David Grann

David Grann has made a career of doing just that. Through his stories and work, he has helped shine a light on areas of history around the world that have, for too long, gone unnoticed or been forgotten by the general public.

Grann, best-selling author and award-winning staff writer for The New Yorker, will be speaking at 10:45 a.m. Tues., Aug. 14, in the Amphitheater.

Grann’s most recently published book, Killers of the Flower Moon: The Osage Murders and the Birth of the FBI, was a No. 1 New York Times best-seller and 2017 finalist for the National Book Award.

Killers of the Flower Moon looks into the string of murders of the wealthy Osage people in Oklahoma in the 1920s and the racism and conspiracy that surrounded these crimes. Forced into a rocky corner of Oklahoma, the tribe became one of the wealthiest groups in the country thanks to an abundance of oil beneath the land. Crime and corruption quickly followed.

Grann didn’t know of these tragedies that befell the Osage before visiting the Osage Nation Museum in 2012, but he took notice of a large panoramic photograph he saw there of both of early white settlers and the Osage people — with a panel cut out.

“The museum director pointed to the missing panel and said, ‘The devil was standing right there,’ ” Grann said. “She then brought up the missing panel, and it showed the killers of the Osage.”

The missing image — containing William H. Hale, the mastermind behind many of the Osage murders — was the origin point of his research in many ways, Grann said, and contained a symbolic message for what the overall story would end up being.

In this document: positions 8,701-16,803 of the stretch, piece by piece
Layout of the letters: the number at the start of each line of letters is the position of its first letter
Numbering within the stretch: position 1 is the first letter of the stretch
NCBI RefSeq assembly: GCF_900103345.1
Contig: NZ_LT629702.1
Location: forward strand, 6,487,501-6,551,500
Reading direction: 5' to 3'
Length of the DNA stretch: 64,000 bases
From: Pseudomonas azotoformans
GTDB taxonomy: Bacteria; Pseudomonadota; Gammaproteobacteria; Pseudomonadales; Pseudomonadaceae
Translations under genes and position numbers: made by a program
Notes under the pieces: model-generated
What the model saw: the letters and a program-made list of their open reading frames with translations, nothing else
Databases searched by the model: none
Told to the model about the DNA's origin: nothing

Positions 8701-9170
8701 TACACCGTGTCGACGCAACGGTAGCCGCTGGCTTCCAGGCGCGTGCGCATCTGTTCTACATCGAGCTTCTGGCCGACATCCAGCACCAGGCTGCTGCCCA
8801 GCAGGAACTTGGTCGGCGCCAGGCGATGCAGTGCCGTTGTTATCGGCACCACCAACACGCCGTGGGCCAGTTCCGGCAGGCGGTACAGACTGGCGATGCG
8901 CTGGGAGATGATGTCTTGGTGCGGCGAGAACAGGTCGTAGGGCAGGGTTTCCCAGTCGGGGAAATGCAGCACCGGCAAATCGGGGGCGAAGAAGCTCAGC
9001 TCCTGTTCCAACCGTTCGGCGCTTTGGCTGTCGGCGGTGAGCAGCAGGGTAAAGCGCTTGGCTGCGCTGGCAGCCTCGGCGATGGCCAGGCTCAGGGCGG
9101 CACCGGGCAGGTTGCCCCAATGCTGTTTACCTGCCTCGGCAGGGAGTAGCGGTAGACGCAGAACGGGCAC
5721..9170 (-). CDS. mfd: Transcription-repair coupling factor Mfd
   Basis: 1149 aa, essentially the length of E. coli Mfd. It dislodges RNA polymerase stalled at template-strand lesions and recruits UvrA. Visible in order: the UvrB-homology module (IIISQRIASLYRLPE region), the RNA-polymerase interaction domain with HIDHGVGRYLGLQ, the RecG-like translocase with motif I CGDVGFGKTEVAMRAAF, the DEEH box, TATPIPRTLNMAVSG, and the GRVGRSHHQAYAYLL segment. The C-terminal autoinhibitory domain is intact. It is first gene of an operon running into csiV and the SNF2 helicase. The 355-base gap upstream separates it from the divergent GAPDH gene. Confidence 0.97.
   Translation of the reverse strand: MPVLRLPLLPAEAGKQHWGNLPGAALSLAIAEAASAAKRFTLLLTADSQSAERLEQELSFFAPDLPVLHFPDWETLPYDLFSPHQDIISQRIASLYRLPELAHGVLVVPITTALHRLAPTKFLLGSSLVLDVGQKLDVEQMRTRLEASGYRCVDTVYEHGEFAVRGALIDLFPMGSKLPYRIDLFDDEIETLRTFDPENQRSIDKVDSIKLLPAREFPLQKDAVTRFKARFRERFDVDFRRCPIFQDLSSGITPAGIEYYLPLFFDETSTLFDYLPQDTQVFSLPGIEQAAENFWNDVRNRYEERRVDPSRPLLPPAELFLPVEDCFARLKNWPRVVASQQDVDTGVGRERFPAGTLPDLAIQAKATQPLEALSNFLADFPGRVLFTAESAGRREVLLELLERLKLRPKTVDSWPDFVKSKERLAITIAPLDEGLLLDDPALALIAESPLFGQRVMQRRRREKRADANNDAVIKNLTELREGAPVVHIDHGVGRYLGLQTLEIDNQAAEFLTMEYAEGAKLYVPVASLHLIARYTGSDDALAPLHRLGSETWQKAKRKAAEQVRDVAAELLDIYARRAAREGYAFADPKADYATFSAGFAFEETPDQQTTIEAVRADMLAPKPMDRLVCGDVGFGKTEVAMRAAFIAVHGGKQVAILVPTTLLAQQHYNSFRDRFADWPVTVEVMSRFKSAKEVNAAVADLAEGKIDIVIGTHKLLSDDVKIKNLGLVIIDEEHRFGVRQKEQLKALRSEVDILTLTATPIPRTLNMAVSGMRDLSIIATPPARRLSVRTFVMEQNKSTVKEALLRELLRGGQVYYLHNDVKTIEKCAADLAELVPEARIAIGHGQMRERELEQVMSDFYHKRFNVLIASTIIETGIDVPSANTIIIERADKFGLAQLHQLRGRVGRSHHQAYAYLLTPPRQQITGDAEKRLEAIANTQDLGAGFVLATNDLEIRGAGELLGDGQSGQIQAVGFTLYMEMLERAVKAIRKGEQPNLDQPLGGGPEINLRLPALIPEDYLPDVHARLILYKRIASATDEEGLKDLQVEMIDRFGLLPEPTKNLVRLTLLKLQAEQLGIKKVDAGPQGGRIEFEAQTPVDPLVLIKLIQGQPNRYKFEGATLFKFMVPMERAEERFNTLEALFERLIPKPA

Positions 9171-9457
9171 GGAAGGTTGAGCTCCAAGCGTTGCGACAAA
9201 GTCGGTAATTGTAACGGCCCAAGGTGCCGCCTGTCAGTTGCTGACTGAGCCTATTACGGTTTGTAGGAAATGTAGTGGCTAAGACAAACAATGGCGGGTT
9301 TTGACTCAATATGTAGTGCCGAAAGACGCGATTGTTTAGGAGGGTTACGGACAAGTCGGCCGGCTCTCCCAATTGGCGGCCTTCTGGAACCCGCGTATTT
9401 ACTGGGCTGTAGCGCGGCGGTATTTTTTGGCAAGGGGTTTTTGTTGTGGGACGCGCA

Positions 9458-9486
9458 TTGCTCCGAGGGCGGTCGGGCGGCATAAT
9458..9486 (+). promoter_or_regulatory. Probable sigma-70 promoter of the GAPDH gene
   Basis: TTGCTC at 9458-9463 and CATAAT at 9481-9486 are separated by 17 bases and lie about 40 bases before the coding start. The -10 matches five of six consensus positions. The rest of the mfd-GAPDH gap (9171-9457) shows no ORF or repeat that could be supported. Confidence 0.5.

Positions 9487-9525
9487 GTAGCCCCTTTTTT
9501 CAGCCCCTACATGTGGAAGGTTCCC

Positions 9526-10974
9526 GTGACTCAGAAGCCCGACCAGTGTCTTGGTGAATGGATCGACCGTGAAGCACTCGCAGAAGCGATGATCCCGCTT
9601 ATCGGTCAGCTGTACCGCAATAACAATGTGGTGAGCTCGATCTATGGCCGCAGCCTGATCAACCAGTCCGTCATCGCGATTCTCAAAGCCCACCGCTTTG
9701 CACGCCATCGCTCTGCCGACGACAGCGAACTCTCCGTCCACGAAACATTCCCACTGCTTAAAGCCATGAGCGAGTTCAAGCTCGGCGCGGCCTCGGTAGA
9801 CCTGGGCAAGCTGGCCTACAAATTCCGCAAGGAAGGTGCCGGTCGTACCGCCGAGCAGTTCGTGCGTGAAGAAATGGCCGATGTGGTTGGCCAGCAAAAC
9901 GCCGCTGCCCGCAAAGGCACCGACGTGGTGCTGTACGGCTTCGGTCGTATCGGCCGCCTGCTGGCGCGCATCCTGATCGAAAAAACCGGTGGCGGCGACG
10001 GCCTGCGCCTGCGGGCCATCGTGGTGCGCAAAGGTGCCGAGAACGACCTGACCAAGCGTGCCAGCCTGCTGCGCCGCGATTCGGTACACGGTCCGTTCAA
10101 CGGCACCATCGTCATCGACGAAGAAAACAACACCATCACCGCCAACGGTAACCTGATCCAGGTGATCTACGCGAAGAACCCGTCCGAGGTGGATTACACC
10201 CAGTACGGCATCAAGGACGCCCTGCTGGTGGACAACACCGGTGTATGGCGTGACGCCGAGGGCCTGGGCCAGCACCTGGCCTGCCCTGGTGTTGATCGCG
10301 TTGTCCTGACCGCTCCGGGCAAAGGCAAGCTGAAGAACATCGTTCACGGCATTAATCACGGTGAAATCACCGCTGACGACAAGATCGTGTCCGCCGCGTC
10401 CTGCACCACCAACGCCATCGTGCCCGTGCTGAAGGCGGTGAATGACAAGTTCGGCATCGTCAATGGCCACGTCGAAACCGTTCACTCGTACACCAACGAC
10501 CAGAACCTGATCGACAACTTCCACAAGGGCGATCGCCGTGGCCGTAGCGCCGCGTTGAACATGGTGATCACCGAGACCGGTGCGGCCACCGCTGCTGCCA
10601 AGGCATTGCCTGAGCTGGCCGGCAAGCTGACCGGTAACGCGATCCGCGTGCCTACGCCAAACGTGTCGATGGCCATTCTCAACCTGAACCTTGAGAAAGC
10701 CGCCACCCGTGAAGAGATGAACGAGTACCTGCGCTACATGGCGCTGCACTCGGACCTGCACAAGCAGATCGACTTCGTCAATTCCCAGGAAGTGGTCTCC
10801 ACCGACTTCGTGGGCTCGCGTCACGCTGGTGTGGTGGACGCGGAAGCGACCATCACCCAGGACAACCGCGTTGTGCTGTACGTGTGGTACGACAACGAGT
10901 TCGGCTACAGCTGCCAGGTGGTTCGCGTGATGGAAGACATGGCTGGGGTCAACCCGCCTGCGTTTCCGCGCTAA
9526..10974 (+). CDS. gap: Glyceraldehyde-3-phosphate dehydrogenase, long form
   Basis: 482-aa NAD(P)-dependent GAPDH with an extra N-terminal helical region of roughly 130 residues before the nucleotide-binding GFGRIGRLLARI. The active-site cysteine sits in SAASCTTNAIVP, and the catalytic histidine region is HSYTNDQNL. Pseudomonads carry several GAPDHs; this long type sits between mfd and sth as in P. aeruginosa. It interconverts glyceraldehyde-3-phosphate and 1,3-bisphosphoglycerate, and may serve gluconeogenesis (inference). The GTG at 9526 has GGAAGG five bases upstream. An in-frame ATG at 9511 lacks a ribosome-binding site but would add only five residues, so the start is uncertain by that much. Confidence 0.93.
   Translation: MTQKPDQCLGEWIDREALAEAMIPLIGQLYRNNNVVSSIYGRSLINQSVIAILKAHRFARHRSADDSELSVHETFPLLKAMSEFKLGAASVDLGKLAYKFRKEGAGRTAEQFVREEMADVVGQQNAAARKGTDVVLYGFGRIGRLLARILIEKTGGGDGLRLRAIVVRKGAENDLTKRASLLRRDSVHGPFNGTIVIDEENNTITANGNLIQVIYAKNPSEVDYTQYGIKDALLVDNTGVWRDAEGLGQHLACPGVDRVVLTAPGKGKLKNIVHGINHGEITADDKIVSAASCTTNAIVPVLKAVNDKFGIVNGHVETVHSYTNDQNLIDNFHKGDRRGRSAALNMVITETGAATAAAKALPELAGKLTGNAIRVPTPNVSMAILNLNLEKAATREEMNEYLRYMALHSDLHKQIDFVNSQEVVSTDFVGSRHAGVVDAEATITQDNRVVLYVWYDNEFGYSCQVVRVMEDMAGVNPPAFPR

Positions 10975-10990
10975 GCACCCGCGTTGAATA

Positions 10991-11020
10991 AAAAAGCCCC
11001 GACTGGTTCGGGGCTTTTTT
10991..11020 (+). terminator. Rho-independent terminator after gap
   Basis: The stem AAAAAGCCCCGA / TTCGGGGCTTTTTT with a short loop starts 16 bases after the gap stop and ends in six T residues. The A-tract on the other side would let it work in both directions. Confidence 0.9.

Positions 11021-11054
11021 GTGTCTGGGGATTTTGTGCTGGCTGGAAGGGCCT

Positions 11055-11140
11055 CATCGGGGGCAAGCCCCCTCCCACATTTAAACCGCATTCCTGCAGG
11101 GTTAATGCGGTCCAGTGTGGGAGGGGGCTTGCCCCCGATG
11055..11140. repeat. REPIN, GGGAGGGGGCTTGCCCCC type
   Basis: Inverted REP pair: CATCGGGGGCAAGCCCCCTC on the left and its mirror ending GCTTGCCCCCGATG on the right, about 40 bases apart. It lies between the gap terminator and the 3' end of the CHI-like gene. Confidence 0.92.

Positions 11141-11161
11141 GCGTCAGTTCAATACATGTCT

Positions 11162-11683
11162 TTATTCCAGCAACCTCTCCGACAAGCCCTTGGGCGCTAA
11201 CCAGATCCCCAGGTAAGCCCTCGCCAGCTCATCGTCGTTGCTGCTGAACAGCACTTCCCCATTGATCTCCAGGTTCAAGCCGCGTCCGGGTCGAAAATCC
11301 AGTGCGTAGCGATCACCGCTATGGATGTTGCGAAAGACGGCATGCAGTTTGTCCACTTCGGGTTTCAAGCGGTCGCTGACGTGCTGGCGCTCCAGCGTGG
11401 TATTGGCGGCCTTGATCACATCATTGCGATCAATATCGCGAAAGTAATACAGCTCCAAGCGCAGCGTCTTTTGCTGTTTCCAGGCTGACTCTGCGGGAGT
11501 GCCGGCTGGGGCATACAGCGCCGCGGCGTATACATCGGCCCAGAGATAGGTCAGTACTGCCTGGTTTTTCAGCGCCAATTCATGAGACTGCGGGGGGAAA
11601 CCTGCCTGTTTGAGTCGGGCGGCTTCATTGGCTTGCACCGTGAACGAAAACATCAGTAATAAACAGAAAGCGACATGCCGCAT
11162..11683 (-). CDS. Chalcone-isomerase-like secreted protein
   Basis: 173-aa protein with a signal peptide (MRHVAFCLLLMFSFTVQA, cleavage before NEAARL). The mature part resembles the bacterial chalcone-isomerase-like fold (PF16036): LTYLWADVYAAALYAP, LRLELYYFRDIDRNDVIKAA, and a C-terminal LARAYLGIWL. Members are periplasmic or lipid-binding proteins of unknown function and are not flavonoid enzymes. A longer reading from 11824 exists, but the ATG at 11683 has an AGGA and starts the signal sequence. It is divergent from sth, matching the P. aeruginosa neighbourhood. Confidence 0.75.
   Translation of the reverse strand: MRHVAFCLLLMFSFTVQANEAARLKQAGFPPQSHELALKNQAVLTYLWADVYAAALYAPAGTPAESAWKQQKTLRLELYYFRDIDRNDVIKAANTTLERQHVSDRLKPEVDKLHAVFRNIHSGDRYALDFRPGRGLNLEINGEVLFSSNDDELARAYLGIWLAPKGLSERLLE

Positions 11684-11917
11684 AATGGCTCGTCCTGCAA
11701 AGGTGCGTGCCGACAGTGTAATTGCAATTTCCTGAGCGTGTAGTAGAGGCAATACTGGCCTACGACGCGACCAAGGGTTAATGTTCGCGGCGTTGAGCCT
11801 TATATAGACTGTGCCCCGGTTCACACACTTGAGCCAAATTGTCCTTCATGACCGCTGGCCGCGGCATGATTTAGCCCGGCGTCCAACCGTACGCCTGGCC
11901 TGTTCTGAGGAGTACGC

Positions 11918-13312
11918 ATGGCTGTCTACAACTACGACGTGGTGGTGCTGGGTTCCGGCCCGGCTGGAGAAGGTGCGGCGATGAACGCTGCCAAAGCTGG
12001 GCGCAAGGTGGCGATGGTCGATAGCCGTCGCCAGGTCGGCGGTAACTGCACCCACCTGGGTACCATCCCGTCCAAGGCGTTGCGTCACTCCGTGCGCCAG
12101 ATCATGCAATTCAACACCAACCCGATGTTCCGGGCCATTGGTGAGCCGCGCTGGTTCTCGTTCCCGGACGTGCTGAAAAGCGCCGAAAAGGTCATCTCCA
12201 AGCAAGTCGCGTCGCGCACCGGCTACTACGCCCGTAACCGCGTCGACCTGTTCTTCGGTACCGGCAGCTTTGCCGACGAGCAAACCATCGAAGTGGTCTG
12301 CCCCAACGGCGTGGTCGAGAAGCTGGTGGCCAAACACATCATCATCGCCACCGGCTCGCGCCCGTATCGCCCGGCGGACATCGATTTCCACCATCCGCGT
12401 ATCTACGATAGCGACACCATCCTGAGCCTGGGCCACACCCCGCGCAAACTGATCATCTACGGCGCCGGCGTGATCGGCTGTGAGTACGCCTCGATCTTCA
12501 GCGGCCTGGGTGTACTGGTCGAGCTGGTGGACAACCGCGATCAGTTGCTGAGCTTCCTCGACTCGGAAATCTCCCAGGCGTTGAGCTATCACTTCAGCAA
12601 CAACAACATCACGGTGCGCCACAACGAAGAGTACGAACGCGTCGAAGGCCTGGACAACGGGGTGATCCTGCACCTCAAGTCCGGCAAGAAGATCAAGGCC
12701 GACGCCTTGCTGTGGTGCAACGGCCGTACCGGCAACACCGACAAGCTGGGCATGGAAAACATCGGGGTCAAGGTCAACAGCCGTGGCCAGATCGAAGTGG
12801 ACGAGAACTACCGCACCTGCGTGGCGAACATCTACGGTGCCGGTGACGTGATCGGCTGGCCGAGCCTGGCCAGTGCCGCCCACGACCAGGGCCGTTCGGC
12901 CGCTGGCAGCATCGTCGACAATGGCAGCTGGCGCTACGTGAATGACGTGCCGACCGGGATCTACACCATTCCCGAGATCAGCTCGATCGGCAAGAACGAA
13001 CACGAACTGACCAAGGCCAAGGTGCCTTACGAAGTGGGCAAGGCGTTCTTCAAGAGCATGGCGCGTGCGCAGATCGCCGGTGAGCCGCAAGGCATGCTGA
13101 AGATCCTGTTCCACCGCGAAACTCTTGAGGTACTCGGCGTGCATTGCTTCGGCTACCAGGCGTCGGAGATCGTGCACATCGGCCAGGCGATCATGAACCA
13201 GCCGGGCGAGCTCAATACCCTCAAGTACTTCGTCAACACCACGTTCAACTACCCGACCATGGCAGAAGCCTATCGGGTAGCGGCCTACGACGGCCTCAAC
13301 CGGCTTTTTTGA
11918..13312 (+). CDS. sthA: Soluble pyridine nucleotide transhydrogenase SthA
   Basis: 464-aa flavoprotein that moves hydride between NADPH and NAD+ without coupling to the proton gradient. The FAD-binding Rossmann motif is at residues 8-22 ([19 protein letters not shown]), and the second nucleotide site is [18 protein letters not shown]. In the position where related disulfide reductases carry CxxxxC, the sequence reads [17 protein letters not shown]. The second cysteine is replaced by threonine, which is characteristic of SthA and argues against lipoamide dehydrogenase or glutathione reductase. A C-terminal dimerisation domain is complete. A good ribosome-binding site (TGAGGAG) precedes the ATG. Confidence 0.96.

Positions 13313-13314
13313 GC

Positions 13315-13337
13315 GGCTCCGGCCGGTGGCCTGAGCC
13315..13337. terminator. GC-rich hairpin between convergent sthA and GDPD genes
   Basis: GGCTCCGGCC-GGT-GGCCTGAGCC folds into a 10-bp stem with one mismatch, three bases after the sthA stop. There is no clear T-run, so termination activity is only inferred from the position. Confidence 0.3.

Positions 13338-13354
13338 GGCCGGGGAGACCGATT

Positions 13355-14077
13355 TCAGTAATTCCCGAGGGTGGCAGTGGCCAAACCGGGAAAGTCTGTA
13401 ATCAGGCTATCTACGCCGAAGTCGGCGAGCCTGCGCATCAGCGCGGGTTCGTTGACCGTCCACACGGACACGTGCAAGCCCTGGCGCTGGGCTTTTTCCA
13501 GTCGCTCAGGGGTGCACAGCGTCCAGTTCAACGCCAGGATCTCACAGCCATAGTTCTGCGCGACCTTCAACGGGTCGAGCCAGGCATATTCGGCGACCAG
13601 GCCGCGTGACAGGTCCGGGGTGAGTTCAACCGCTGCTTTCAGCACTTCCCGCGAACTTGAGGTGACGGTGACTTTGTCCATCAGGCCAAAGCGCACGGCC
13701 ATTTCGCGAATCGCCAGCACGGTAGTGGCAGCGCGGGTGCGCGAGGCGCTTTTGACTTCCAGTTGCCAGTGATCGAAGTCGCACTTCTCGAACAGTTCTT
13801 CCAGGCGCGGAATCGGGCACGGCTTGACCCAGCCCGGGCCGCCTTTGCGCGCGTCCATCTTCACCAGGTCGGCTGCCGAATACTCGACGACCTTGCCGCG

“The museum director, the Osage, had removed that photo because they were deeply aware of its history and it was so painful,” Grann said. “So many people didn’t know about this history, including me.”

Through five years of research, pulling records, speaking with victims’ families and documenting timelines, the story took shape. At first, Grann said he began to see the story as a traditional crime novel, with one person as the mastermind behind these crimes — the narrative the FBI and other officials had handed down for years.

Through time and research, Grann began to see this story wasn’t so accurate. Grann said he began to note that there were numerous mysterious deaths and murders that weren’t solved or tied up, and the story quickly became “who didn’t do it.”

“It was really about a culture of killing,” Grann said. “That’s really a more difficult truth to accept and reckon with. My perception and the way I told the story changed dramatically over time as I gathered more evidence.”

Putting more focus and interest on gathering photographs with this project than any other before, Grann said these images of victims and their families became the motivation and driving force for him behind telling this historical tale.

“Each project is different, and the sort of motivations around each project are different,” Grann said. “These photographs, they were reminders of what the project was about for me — remembering and trying to document what had happened to these people. Their lives are a part of our history that we, including myself, for too long excluded and kept out of our consciousness.”

Finding stories like this to tell with either his books or articles in The New Yorker, Grann said, is just a product of listening and talking to people.

“It’s extremely hard to find them,” Grann said. “That’s the biggest challenge. During almost every waking hour, you have one ear tilted thinking, ‘Oh, would that be a good story?’ ”